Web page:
Garcilaso de la Vega’s brief but active life might serve as a model for that of the multitalented “Renaissance man.” Born in 1501 of a family with influence in the court of Ferdinand and Isabella and with several well-known authors in its antecedent generations, Garcilaso died in 1536 of wounds received in Provence while he was fighting for Emperor Charles V.
Garcilaso entered the Emperor’s service in 1519 or 1520, was first wounded in battle in 1521, and he participated in several important campaigns, for which he was awarded the prestigious Order of Saint James in 1523. During his accompaniment of the court in the subsequent years of the decade, his friendship with the poet Juan Boscán developed. This relationship was of profound significance for Garcilaso’s literary career; when, for example, his friend Boscán was persuaded by the Venetian ambassador to employ the Italian hendecasyllable in Castilian verse, Garcilaso did likewise, changing Spanish poetry forever. It has been suggested that his sonnets 31 and 38 were written in this period.
In 1525, Garcilaso married Doña Elena de Zúñiga, a lady-in-waiting to Charles V’s sister, Princess Leonore. The following year, he met and became infatuated with Isabel Freyre, who came to Spain from Portugal with Doña Isabel de Portugal when the latter married Charles V. Although his marital relationship apparently never saw expression in his poetry, Garcilaso’s love for Isabel Freyre, seemingly unrequited, became a central poetic theme. The “Canción primera” (“First Ode”) and sonnets 2, 15, and 27, probably from this period, express the poet’s emotional state and his amorous devotion to an unnamed lady. The first numbered of his “Canciones en versos castellanos” (“Songs in Castilian Verse Forms”), on the occasion of “his lady’s marriage,” was presumably composed in response to Isabel Freyre’s wedding. While with the retinue of Charles V in Italy, where the monarch had gone in 1529 or 1530 to receive the Imperial crown, Garcilaso apparently composed his “Canción cuarta” (“Fourth Ode”) and sonnet 6, perhaps reflecting his anguish over the affair with Isabel.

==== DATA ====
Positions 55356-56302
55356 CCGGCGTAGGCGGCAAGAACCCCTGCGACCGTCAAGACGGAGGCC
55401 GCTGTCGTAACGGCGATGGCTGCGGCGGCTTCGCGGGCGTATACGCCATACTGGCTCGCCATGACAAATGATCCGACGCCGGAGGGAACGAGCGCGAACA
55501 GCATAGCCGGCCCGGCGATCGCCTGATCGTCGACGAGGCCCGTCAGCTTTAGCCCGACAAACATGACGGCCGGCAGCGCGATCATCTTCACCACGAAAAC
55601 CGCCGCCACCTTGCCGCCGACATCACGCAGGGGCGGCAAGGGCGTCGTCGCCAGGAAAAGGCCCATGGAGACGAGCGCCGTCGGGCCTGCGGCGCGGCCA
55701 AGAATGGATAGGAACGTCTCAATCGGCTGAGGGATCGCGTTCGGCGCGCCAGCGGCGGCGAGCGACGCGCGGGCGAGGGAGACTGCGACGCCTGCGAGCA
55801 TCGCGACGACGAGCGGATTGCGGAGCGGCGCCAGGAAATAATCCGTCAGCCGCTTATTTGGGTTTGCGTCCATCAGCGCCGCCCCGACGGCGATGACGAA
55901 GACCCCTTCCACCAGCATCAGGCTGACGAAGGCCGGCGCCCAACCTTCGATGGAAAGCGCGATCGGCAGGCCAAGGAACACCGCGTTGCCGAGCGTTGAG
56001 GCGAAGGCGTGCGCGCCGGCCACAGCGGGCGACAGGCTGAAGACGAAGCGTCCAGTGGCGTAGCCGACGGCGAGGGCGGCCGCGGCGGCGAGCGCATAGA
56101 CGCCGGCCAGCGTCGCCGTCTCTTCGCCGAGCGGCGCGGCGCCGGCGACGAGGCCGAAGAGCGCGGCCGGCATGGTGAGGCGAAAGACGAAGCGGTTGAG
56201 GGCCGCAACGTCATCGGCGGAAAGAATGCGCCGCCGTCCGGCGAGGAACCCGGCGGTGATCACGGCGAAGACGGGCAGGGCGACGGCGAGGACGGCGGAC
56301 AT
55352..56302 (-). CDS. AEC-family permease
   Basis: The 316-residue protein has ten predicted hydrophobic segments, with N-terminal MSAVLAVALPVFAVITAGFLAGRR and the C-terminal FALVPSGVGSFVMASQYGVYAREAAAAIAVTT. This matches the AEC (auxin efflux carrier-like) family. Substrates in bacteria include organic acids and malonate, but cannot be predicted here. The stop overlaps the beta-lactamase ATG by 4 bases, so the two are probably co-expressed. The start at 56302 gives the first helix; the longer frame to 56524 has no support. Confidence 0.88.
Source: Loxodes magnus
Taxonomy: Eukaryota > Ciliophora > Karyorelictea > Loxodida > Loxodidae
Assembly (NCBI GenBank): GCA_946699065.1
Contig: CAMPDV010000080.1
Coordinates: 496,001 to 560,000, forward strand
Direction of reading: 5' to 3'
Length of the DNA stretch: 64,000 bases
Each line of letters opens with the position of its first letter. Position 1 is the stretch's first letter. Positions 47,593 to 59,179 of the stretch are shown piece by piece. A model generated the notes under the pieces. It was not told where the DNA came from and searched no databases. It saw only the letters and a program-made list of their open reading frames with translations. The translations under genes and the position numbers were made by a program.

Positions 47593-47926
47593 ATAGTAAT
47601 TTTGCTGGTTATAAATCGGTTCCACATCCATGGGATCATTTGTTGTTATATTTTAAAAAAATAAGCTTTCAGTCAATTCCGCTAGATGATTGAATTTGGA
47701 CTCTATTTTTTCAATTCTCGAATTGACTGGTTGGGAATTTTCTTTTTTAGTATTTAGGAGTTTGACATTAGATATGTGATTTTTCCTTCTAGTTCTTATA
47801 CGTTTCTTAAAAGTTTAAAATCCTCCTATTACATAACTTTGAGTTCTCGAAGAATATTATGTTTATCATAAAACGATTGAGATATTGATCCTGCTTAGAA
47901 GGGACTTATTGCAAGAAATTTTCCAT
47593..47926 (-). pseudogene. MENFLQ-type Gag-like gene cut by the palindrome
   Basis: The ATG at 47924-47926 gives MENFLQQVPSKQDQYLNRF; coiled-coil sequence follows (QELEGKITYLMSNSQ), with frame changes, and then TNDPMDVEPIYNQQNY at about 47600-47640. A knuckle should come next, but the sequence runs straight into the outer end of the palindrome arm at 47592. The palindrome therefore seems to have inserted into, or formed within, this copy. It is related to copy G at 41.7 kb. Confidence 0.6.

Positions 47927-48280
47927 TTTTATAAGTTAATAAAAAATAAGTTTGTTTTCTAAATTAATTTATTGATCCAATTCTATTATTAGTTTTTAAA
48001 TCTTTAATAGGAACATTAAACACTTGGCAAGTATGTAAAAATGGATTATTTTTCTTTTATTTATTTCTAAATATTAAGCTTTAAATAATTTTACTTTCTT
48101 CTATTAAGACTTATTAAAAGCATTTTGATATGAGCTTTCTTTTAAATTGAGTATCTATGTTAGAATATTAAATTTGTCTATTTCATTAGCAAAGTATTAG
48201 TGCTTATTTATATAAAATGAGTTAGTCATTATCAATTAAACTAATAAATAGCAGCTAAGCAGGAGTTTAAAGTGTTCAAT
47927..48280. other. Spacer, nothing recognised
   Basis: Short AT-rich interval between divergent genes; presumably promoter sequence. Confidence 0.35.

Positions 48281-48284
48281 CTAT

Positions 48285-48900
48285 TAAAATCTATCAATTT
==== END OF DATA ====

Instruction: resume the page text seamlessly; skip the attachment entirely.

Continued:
In 1531, however, Charles V withdrew his favor, banishing Garcilaso to a small island in the Danube River because he had persisted in supporting a marriage opposed by the royal family. Sonnets 4 and 9 and the “Canción tercera” (“Third Ode”) reflect the poet’s unhappiness during this period. Thanks to the intervention of the duke of Alba, however, the island confinement was altered to banishment to Naples, where the poet gained a position of confidence with the viceroy, earned the praise of Cardinal Bembo, and, as reflected in his sonnets 14, 19, and 33 and in the famous “Canción quinta, a la flor de Gnido” (“Fifth Ode, To the Flower of Gnido”), made the acquaintance of several other important Neapolitan literary figures. During this period, he also studied the classics and met the expatriate Spanish author Juan de Valdés, who mentioned...
(The entire section is 726 words.)